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The Great Wildebeest Migration

The Great Wildebeest Migration - the annual migration of giant herds of grazers across Northern Tanzania and Kenya is a truly spectacular event. Over two million wildebeest, zebras and gazelles move through the Serengeti and Masai Mara ecosystems in search of green pasture, in a regular pattern. This is surely one of the greatest wonders of the natural world.

Understand the Serengeti Migration - Why do the Wildebeest Migrate? 


The wildebeest migrate around the Serengeti, and into the Masai Mara for the sole purpose of following the rainfall. For their calving from December - March they always begin their cycle in the Southern Serengeti Ndutu area and follow wherever the grass is greener... Whilst we have a good idea of where the wildebeest should be at any given time of year, it really does depend on where the rain falls.  Therefore, revolving your whole safari around the norotiously unreliable location of the wildebeest can sometimes be a mistake! 

Where to stay for the Wildebeest Migration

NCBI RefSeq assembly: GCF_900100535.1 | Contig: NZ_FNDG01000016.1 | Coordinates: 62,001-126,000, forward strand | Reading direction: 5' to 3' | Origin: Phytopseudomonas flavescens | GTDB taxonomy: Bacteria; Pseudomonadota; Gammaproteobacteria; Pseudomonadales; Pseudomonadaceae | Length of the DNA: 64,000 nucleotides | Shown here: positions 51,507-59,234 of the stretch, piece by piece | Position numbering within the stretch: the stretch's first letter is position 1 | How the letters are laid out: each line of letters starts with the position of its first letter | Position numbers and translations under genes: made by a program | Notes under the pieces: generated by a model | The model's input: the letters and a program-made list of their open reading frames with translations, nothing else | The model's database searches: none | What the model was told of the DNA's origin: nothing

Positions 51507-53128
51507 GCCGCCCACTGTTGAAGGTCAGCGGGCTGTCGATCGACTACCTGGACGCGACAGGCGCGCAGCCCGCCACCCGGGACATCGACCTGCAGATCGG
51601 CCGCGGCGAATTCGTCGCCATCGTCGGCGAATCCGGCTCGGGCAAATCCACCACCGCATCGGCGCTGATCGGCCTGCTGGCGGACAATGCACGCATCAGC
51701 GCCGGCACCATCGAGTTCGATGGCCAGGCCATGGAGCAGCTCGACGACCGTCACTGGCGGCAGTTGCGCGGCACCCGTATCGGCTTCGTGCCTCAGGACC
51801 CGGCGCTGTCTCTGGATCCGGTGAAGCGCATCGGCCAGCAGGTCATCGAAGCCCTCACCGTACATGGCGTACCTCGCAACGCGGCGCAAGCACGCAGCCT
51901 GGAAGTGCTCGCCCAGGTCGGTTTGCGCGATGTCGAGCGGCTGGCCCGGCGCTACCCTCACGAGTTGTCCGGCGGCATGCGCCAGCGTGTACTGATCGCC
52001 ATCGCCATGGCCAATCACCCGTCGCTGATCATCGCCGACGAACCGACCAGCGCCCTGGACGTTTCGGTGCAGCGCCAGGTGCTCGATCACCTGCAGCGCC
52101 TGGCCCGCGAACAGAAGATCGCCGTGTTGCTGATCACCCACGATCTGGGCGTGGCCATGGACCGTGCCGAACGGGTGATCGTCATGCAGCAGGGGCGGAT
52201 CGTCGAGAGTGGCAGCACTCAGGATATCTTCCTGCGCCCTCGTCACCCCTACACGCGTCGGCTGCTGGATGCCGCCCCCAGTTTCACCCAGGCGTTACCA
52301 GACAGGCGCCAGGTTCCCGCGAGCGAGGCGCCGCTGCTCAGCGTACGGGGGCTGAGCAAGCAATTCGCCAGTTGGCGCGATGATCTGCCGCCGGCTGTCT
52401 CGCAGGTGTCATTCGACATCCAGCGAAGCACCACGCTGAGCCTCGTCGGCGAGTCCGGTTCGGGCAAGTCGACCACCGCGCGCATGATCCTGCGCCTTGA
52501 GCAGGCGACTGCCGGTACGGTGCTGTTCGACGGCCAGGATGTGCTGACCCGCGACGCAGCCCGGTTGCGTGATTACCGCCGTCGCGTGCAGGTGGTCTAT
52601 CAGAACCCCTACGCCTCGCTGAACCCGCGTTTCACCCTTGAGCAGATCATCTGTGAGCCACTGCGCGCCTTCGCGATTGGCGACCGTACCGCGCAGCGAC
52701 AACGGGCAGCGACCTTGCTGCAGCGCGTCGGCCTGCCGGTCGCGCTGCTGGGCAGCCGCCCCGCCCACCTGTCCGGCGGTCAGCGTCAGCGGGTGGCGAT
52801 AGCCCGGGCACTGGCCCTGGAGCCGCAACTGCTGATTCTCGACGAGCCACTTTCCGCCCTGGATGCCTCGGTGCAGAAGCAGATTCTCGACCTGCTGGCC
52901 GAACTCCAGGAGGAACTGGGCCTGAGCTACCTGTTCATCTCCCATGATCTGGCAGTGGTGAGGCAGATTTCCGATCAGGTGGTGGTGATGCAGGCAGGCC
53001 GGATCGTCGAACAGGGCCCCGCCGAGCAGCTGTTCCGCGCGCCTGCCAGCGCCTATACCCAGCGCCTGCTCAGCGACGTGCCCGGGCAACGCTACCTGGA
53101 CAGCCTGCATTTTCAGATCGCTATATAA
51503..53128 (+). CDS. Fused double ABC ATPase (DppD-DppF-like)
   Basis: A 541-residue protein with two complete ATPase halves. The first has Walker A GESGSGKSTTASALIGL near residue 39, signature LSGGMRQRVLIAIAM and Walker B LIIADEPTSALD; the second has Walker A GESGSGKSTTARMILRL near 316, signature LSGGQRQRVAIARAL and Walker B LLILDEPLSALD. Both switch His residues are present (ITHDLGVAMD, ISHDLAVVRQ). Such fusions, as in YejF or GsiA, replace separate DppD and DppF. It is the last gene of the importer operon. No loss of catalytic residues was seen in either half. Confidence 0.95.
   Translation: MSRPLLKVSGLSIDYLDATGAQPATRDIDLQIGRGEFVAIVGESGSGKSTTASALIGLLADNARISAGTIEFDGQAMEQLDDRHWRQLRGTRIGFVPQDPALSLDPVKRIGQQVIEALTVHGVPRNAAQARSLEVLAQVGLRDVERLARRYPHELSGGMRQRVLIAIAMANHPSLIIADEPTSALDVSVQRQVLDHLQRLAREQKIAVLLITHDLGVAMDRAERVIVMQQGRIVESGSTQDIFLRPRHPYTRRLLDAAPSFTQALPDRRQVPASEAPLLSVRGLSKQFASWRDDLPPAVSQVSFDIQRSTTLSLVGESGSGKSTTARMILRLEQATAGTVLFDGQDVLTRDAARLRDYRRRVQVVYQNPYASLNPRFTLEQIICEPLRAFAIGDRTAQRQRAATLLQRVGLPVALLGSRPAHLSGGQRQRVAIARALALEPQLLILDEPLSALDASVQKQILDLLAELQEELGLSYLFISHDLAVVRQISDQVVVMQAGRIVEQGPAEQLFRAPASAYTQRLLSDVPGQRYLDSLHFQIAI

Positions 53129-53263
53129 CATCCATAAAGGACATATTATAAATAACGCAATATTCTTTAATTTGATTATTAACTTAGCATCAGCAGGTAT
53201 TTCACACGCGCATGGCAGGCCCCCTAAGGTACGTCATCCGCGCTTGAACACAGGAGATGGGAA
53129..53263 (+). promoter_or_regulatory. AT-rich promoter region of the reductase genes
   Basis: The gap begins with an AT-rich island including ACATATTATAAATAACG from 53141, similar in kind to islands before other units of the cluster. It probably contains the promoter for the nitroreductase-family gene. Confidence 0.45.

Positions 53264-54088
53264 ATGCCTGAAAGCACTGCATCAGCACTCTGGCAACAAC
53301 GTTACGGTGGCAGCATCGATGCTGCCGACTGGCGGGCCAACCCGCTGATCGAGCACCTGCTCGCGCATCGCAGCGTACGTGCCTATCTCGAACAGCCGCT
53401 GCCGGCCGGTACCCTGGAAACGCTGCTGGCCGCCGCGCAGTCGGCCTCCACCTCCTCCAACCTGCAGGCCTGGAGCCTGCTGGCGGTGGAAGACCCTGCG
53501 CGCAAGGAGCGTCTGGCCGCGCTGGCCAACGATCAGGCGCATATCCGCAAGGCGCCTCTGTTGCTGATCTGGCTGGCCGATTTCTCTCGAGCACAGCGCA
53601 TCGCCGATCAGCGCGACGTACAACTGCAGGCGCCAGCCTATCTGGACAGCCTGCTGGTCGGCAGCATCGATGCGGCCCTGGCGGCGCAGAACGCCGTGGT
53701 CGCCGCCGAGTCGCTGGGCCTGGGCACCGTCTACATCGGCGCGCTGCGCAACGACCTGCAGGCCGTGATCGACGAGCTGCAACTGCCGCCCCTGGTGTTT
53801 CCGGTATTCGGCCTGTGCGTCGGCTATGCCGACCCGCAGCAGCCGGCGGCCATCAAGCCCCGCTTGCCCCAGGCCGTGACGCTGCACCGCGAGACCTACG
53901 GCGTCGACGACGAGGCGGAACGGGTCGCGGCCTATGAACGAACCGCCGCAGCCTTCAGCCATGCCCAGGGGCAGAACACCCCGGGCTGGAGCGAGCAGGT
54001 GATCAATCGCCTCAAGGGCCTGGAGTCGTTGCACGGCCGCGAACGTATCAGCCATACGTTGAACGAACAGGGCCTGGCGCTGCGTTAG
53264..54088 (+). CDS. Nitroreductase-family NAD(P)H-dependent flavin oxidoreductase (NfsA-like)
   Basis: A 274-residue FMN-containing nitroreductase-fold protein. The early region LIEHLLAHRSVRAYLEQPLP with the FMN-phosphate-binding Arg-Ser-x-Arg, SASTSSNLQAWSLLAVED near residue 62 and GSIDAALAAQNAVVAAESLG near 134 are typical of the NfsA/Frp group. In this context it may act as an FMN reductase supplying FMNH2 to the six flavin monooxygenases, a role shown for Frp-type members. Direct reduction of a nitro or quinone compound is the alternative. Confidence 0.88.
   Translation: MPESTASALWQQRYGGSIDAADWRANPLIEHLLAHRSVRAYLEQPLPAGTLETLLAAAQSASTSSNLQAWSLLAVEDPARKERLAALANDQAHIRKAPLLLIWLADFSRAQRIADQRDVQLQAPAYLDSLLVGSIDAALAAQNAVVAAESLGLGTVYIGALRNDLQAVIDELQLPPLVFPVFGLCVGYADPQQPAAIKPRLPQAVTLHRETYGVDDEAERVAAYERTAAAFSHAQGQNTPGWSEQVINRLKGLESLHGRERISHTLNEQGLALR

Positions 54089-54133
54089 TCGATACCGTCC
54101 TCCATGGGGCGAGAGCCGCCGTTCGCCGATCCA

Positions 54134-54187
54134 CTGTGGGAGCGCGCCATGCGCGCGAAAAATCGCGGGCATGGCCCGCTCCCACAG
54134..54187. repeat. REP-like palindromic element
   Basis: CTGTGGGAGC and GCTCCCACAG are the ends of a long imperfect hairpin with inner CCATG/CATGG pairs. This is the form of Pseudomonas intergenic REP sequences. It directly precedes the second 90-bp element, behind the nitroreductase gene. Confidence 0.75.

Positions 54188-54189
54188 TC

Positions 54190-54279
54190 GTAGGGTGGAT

If you would like to safari at the heart of the Great Wildebeest Migration, the best approach is to book one of the Serengeti's famous mobile camps.  Two in particular set themselves apart from the others for their commitment to keeping up with the herds - Nomad Tanzania's Serengeti Safari Camp and &Beyond's Serengeti Under Canvas. These are the two mobile operations which we consider truly mobile and will be located near or amongst the herds at any time of the year.  Then there are the mobile camps of Alex Walker's Serian, Asilia's Olakira, Ubuntu and Kimondo which offer superb mobile operations from July to November, and from December through to March.  For the rest of the year these fabulous camps are closed.